Polish markets dip as Andrzej Duda, seen as less business-friendly, wins presidency. Deborah Lutterbeck reports.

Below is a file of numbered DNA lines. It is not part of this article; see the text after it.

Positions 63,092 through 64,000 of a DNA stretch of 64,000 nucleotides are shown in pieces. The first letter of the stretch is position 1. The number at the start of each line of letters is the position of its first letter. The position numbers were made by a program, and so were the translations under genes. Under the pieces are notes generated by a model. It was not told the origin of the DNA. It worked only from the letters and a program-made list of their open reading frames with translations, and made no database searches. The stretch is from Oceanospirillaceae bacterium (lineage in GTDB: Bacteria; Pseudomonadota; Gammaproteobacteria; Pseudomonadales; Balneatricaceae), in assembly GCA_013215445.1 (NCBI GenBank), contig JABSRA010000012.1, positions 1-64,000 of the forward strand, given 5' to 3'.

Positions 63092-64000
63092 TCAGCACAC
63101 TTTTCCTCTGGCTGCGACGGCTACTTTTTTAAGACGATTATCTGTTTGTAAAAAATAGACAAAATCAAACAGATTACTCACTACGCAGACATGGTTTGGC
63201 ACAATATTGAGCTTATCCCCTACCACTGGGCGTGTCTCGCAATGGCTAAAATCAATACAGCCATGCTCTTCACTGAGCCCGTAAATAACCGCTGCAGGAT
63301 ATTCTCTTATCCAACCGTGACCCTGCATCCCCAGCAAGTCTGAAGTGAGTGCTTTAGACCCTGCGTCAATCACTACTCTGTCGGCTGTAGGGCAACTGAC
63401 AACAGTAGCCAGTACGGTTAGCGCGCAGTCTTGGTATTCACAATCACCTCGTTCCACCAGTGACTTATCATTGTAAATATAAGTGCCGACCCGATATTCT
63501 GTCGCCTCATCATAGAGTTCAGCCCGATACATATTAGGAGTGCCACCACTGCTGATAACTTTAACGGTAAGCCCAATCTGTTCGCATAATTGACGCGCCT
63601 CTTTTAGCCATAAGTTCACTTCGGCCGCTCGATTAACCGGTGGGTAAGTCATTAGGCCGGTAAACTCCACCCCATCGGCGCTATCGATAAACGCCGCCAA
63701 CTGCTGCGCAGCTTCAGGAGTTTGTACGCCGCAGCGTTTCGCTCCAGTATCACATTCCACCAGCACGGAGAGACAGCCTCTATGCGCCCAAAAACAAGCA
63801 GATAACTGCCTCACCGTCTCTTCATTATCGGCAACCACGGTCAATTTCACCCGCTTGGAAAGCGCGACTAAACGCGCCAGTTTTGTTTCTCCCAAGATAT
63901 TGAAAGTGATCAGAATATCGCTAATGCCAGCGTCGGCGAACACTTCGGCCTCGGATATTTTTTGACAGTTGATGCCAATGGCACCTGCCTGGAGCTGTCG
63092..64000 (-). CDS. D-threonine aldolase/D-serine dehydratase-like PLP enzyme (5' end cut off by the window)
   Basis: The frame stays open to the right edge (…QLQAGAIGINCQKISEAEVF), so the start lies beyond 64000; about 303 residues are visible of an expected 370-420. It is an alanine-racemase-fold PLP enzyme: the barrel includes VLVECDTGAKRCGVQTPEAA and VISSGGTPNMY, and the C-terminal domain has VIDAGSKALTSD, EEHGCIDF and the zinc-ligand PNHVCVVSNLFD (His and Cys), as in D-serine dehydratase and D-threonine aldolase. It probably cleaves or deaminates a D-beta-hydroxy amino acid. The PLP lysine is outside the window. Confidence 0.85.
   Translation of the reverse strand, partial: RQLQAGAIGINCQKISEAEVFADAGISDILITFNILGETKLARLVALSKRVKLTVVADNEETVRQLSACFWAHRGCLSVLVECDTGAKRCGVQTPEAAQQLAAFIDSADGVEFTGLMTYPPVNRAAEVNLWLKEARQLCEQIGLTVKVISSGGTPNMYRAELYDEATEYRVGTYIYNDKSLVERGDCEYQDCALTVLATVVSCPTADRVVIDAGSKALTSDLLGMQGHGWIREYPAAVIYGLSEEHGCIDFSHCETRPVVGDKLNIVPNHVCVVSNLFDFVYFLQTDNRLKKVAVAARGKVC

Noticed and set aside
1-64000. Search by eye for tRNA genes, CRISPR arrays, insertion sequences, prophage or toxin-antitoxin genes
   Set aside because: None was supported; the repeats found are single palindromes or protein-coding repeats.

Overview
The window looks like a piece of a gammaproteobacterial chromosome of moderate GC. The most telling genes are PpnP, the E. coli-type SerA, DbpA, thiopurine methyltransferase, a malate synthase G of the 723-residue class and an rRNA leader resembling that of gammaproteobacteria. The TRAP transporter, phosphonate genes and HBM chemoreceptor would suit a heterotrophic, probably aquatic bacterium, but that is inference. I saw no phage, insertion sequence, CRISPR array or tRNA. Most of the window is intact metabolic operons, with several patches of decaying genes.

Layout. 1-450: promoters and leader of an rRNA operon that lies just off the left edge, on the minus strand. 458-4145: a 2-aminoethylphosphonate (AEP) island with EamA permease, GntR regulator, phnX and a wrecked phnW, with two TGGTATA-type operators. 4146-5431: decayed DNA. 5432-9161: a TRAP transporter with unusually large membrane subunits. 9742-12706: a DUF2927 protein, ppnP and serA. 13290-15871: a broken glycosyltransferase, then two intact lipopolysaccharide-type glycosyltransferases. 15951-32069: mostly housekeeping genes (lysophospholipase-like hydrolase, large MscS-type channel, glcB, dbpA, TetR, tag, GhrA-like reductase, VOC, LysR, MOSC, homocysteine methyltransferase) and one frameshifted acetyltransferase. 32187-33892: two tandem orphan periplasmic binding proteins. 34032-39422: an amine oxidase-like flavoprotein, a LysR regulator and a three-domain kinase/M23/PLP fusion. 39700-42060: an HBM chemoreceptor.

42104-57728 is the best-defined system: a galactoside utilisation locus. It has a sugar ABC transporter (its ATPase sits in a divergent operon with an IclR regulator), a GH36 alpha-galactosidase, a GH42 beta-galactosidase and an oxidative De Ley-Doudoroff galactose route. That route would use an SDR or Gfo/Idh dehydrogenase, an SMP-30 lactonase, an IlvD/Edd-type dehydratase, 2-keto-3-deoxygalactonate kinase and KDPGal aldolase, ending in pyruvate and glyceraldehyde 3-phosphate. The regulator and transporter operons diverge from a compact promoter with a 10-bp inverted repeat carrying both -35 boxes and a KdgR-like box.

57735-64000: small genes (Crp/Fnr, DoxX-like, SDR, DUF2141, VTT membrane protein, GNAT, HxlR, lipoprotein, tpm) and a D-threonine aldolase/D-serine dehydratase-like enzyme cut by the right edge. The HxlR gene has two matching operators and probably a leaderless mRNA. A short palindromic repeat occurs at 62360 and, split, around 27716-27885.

Celebrations as Poland's main opposition party wins its first national election in a decade, after its presidential candidate unexpectedly defeated the incumbent. Opposition candidate Andrzej Duda offers his thanks to his supporters. (SOUNDBITE) (Polish) NEWLY ELECTED POLISH PRESIDENT, ANDRZEJ DUDA, SAYING: "Those who voted for me have chosen change and I am grateful for that." But it is a victory unnerving financial markets. Duda's Law and Justice party is socially conservative and considered less business-friendly and less pro-European Union than the governing Civic Platform. Analyst Piotr Kuczynski of Xelion Investment House says markets are overreacting. (SOUNDBITE) (Polish) CHIEF ANALYST OF XELION INVESTMENT HOUSE, PIOTR KUCZYNSKI, SAYING: "There were significant declines in the stock market. The concern is the election of President Duda could result in a new bank tax, conversion of foreign currency loans with exchange rates from the day of taking a loan. Obviously it is a long way off, this reaction is too nervous, but markets sometimes behave this way." But Kuczynski says markets would calm down after the initial wobble. (SOUNDBITE) (Polish) CHIEF ANALYST OF XELION INVESTMENT HOUSE, PIOTR KUCZYNSKI, SAYING: "Well, the markets will get used to it. They will come to their senses and it is not the end of the world because the president-elect can't do anything -- he will be sworn in at the beginning of August. President Duda also can't do anything because the current coalition will block his ideas and then everything depends on the October parliamentary elections." The latest opinion polls give the alliance led by Duda's Law and Justice a marginal lead in the Parliamentary race.